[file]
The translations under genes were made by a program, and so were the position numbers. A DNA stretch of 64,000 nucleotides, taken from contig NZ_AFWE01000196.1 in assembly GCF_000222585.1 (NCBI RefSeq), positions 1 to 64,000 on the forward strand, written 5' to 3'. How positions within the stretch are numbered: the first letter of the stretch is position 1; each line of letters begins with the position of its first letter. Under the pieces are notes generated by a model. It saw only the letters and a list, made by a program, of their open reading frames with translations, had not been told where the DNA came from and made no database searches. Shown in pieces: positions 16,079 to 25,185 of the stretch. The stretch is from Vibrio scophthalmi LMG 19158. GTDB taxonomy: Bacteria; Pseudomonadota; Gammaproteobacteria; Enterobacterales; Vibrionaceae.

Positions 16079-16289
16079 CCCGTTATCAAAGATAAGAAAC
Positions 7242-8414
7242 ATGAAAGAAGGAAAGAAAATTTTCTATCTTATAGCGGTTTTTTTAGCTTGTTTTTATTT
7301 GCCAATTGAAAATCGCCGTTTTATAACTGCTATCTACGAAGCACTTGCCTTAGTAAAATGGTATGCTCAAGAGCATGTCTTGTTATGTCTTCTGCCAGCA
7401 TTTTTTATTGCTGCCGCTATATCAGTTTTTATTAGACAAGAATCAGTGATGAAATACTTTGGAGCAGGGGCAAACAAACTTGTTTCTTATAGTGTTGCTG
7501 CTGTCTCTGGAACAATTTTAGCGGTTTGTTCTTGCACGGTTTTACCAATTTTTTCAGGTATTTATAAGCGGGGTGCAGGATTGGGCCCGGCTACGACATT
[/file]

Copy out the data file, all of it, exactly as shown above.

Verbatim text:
The translations under genes were made by a program, and so were the position numbers. A DNA stretch of 64,000 nucleotides, taken from contig NZ_AFWE01000196.1 in assembly GCF_000222585.1 (NCBI RefSeq), positions 1 to 64,000 on the forward strand, written 5' to 3'. How positions within the stretch are numbered: the first letter of the stretch is position 1; each line of letters begins with the position of its first letter. Under the pieces are notes generated by a model. It saw only the letters and a list, made by a program, of their open reading frames with translations, had not been told where the DNA came from and made no database searches. Shown in pieces: positions 16,079 to 25,185 of the stretch. The stretch is from Vibrio scophthalmi LMG 19158. GTDB taxonomy: Bacteria; Pseudomonadota; Gammaproteobacteria; Enterobacterales; Vibrionaceae.

Positions 16079-16289
16079 CCCGTTATCAAAGATAAGAAAC
Positions 7242-8414
7242 ATGAAAGAAGGAAAGAAAATTTTCTATCTTATAGCGGTTTTTTTAGCTTGTTTTTATTT
7301 GCCAATTGAAAATCGCCGTTTTATAACTGCTATCTACGAAGCACTTGCCTTAGTAAAATGGTATGCTCAAGAGCATGTCTTGTTATGTCTTCTGCCAGCA
7401 TTTTTTATTGCTGCCGCTATATCAGTTTTTATTAGACAAGAATCAGTGATGAAATACTTTGGAGCAGGGGCAAACAAACTTGTTTCTTATAGTGTTGCTG
7501 CTGTCTCTGGAACAATTTTAGCGGTTTGTTCTTGCACGGTTTTACCAATTTTTTCAGGTATTTATAAGCGGGGTGCAGGATTGGGCCCGGCTACGACATT